de charge utile
adapté aux conditions de la stratosphère
CNIM a key partner of the STRATOBUSTM programme
Stratobus is an 85,000 cu. m airship designed to operate at an altitude of 20 km, in the lower layer of the stratosphere.
Offering a 250 kg payload, upgradeable to 450 kg, Stratobus will carry equipment to support civilian and military telecommunications, monitoring, observation and navigation missions.
Designed for geostationary operation (but mobile if required), and self-sufficient from an energy perspective thanks to its four electric motors powered by solar panels during the day and by batteries at night, the craft can remain on station for up to a year.
We are delighted to be working with CNIM as a key partner in the Stratobus project. CNIM has been involved from the outset, subsequently stepping up its contribution by supplying ground support resources and acquiring AirStar Aerospace. The full-scale mock-up of the nacelle is the result of a joint-engineering stage that demonstrated the viability and robustness of the Stratobus autonomous stratospheric aerostat’s heliotropic mechanism
notes Yannick Combet, Thales Alenia Space’s Project Manager for Stratobus.
An innovative mobility system
CNIM develops the “Gondola Mobility System”, a special subassembly on which the Stratobus communication and/or monitoring payloads are mounted, will enable the aerostat to rotate around its longitudinal axis.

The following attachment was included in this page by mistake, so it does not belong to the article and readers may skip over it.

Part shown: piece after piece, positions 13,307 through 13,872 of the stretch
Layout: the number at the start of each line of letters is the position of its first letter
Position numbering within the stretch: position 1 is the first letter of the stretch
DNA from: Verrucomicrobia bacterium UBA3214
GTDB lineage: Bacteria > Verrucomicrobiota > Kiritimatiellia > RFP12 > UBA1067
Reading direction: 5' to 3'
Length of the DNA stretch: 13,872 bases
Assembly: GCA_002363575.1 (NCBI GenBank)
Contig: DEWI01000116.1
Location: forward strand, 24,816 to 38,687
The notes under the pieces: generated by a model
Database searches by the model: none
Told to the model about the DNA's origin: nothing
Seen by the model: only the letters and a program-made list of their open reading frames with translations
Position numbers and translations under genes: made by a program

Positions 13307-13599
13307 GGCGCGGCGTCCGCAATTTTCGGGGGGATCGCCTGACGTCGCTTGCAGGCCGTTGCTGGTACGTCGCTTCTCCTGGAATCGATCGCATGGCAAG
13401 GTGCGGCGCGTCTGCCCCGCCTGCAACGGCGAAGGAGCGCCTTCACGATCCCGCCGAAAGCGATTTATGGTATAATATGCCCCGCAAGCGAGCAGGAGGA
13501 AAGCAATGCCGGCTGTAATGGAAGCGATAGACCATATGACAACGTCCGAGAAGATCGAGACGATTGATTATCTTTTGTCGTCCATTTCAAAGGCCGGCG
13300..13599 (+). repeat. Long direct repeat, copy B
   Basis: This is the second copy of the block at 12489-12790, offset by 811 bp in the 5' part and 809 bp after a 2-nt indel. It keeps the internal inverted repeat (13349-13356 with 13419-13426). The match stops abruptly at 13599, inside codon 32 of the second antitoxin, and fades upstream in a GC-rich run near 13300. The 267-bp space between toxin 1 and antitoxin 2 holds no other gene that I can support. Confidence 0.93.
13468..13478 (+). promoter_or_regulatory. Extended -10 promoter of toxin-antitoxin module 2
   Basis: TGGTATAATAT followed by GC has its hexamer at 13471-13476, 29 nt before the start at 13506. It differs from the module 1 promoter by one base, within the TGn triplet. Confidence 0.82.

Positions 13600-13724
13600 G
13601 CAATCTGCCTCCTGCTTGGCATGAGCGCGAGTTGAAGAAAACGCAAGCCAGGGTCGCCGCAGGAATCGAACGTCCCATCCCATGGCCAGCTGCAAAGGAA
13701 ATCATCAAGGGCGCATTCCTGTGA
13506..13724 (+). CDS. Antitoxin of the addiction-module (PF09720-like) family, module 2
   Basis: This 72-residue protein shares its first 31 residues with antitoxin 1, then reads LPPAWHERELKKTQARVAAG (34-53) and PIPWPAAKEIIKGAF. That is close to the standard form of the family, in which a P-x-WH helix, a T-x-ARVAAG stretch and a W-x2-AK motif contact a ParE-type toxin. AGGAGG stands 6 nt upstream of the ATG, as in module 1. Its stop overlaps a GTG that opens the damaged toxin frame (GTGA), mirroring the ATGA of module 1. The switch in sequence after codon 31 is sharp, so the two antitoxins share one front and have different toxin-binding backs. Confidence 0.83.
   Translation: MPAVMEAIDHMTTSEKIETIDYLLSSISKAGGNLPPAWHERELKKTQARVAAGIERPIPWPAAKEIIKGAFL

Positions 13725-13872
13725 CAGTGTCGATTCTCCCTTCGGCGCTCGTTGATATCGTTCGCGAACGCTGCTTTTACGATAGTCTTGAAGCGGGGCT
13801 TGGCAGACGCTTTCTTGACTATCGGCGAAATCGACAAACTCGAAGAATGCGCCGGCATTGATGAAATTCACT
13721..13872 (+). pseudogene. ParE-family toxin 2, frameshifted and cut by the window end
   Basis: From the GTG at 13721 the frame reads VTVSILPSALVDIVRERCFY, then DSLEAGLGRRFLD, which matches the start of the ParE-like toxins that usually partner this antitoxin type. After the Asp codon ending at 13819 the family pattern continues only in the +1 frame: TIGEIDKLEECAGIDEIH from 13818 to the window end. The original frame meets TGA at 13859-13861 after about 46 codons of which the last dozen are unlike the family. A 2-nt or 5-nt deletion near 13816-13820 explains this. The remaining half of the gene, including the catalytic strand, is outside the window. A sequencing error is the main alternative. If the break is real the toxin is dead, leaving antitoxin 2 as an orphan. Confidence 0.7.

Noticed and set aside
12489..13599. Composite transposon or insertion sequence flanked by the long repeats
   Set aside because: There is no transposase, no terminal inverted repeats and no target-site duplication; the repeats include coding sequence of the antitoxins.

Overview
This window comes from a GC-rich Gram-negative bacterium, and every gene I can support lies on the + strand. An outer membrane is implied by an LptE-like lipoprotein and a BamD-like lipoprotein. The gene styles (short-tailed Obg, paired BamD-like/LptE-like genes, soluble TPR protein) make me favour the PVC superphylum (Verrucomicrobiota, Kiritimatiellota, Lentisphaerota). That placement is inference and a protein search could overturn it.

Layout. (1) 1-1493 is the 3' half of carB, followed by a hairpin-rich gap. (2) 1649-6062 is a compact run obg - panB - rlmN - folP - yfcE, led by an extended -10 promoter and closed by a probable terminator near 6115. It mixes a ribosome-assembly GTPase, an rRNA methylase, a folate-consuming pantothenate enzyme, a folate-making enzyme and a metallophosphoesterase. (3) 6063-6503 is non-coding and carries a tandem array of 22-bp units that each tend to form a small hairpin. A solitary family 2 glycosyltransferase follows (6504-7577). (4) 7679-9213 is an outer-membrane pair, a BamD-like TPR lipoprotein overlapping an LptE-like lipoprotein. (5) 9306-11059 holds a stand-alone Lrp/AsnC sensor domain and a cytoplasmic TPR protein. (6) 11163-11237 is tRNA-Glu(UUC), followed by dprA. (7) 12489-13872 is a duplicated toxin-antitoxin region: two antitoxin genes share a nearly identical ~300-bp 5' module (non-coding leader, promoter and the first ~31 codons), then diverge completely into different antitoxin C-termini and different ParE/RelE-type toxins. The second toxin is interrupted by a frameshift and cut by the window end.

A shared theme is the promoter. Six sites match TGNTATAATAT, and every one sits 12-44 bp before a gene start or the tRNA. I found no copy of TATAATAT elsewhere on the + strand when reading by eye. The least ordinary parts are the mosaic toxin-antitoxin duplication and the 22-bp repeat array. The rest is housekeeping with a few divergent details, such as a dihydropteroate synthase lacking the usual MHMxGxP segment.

This is necessary to enable the aerostat’s solar panels to track the sun’s movements in order to efficiently harness its radiant energy.
This is a critical system in ultralight carbon for the Stratobus’s operation and energy independence.
Key expertise for the space sector
CNIM applied its core expertise to this technological challenge:
- Advanced computing and simulation
- High-precision electromechanical system design
- Expertise in composite materials
- Operational safety
A mobility system patented
A joint patent application with Thales Alenia Space has been filed for the “Gondola Mobility System”.
This is a complex system, due to its significant operating constraints: in addition to the rotation function, it must precisely maintain the nacelle’s position while accommodating variations in inclination (in preparation for landing, for example) as well as significant expansion in the airship’s fabric shell.
Building of a full-scale test bed
To validate the system and the performances of the mobility system, CNIM has built a full-scale test bed infrastructure which measures 30 m in length and stands 10 m tall.
Our integrated industrial plant and technical capabilities were the key to building this large test facility. This is the ideal scale on which to validate a system that is extremely sensitive and must be finely adjusted
explains Maxime Lauer, CNIM’s Project Manager.